The Challenges Facing Unaccompanied Minors
In the United States undocumented immigrants, even if they are unaccompanied children as young as two or three years old, have no right to a public defender. Most proceedings are in Immigration Court and are adversarial. The proceedings themselves are ultimately civil matters with no guaranteed right to counsel. Despite legislation and efforts to provide pro bono representation, many of these children go through proceedings unrepresented. Each year thousands of children enter the United States fleeing war and poverty and are unaccompanied by an adult or separated from their parents or legal guardians. Undocumented immigrants are detained in the custody of the U.S. Department of Homeland Security, but unaccompanied children are then transferred to the custody of the U.S. Department of Health and Human Services. The need for legal representation continues to grow. The Department of Health and Human Services Office of Refugee Resettlement (ORR) reported an unanticipated doubling of the number of unaccompanied alien children coming into the United States in 2012. ORR reported 13,625 children were referred in 2012, far exceeding the projected 8,200.
Unaccompanied children are particularly vulnerable and may be unable to properly care for or protect themselves. As a result, ORR has developed a variety of placement options ranging from long-term foster care to secure care for children charged or convicted of a crime. However, as Wendy Young and Megan McKenna of KIND note in an article for the Harvard Civil Rights-Civil Liberties Law Review (“The Measure of a Society: The Treatment of Unaccompanied Refugee and Immigrant Children in the United States,” Winter 2010, 45:1), ORR continues to utilize facilities in remote regions that make it more difficult for children to find pro bono representation, and obtaining appropriate legal representation continues to be “significantly more challenging than efforts to ensure adequate care, custody, and placement of children.”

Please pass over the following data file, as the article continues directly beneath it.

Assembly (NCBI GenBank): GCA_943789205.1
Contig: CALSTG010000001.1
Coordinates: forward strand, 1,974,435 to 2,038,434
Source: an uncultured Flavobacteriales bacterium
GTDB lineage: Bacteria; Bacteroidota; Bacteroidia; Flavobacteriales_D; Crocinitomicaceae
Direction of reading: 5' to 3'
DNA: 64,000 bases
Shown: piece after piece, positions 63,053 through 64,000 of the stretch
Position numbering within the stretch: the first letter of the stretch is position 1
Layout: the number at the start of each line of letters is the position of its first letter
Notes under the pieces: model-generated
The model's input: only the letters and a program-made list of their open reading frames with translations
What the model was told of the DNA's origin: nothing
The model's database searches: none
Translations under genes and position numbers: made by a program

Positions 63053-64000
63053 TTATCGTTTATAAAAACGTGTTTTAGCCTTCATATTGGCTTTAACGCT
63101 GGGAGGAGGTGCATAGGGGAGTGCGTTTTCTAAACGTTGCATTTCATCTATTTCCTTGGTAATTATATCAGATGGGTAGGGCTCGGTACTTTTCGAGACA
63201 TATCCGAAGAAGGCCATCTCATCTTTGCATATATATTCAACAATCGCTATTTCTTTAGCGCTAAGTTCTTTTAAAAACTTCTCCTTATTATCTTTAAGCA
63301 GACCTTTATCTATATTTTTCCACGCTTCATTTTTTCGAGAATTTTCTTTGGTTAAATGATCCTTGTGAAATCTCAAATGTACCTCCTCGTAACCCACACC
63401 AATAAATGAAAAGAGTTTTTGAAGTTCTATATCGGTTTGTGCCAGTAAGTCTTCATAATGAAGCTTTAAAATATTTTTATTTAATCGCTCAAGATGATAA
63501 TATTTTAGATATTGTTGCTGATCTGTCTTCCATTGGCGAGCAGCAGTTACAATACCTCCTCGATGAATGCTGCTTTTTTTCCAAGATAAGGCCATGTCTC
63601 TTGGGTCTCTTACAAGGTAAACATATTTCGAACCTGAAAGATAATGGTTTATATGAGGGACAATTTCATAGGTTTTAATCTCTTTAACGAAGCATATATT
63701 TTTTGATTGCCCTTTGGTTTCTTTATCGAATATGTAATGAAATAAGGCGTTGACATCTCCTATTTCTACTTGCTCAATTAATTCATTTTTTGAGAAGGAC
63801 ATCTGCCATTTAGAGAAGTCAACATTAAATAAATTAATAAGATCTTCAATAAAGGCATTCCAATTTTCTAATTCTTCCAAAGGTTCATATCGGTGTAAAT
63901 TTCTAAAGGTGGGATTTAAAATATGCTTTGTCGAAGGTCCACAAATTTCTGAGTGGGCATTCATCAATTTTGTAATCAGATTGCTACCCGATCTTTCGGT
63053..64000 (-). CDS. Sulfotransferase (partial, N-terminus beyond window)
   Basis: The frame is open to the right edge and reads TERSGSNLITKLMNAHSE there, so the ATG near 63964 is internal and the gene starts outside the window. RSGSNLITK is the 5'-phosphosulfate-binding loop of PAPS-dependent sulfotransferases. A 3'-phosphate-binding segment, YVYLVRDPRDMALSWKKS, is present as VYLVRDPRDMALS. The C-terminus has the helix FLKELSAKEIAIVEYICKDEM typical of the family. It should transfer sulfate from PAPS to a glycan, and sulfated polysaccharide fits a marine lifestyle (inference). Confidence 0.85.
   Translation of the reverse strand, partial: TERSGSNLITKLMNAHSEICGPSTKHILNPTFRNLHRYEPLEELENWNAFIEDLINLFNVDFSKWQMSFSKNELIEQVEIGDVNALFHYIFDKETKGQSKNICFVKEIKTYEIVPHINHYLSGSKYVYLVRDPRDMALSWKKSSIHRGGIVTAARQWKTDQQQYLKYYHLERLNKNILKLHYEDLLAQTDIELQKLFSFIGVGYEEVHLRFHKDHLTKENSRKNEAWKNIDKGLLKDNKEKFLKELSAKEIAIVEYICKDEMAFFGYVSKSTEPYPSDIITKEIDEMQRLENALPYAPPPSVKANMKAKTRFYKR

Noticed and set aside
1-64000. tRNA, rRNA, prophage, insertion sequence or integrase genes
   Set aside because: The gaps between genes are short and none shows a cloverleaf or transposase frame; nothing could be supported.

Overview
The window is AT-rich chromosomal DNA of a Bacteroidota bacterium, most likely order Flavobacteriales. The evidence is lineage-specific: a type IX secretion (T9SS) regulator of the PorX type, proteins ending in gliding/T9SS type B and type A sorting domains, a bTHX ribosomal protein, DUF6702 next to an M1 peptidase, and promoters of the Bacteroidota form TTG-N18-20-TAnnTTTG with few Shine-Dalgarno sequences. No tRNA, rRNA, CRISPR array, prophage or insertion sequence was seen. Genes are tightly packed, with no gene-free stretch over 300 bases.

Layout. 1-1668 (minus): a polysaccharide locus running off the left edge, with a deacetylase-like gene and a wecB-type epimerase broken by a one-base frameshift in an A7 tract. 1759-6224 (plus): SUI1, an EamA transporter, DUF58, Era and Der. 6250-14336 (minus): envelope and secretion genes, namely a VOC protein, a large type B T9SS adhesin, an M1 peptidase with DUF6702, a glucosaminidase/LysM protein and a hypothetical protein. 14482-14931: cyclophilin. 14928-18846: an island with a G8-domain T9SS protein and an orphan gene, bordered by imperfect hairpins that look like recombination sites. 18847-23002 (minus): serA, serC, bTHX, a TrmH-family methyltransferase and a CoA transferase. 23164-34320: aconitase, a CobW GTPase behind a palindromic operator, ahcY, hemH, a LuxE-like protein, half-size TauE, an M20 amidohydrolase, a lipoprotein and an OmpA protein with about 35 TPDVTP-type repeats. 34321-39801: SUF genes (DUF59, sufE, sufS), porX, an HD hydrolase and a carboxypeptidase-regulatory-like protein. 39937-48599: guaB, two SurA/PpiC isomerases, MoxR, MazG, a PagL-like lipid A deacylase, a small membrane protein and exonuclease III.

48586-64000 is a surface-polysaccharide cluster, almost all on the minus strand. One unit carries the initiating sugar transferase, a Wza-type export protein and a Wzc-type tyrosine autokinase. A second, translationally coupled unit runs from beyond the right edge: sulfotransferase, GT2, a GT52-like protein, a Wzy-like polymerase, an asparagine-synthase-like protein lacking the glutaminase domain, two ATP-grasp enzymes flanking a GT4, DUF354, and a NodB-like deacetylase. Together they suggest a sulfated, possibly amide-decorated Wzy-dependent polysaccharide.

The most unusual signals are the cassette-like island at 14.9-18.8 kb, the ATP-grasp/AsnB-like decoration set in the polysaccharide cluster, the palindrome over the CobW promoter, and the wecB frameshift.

This difficulty is due in part to the language under Section 292 of the Immigration and Nationality Act, which provides that individuals in removal proceedings have “the privilege of being represented (at no expense to the Government).” However, when the Homeland Security Act of 2002 charged ORR with ensuring “qualified and independent legal counsel is timely appointed to represent the interests of each child,” ORR responded in 2005 by appointing the Vera Institute of Justice to administer the Unaccompanied Children Program, which provides access to legal services. A 2012 Vera Institute of Justice report showed 40 percent of unaccompanied children could potentially qualify for status that would exempt them from deportation, but without legal representation, these children are more likely to be deported. The same report noted less than 1 percent of children are granted relief while in ORR custody.
For some of these children, the trauma they are escaping is only compounded by the trauma experienced along the way. One KIND client, Wilmer Villalobos Ortiz, a 15-year-old fleeing gang violence in Honduras, rode a month and a half on top of trains winding their way through Mexico. He was not alone. Along the way, he witnessed another boy fall off the train, screaming as his legs were severed by the train’s wheels. He saw narco-traffickers stop the train, beating a woman unconscious and taking her baby. When he finally arrived at the Rio Grande, he had to make his way across the river, ultimately to be detained after crossing into the United States.
Children who are accompanied by a parent or guardian when apprehended are removed (if Canadian or Mexican), voluntarily returned, or placed in family detention during the removal proceedings. Once an unaccompanied child is apprehended, the Department of Homeland Security will initiate removal of the unaccompanied child, and governmental authority for care and custody is transferred to ORR. However, some advocacy groups are concerned that the transfer does not always take place in a timely manner. The Homeland Security Act of 2002 defines an unaccompanied child as a child who “has no lawful immigration status in the United States; has not attained 18 years of age; and with respect to whom there is no parent or legal guardian in the United States; or no parent or legal guardian in the United States is available to provide care and physical custody.” While transfers generally take place within 72 hours, a 2009 report by the Women’s Refugee Commission (womensrefugeecommission.org) found that in some instances children reported they were held up to two weeks in border detention facilities with no windows, no showers, and no recreation facilities and in conditions so crowded that some had to sleep on the floor. The Women’s Refugee Commission further found that Immigration and Customs Enforcement (ICE) interpretations were sometimes in conflict, or children would be kept in custody when there were parents in the United States but ICE was unwilling to turn the children over to these parents.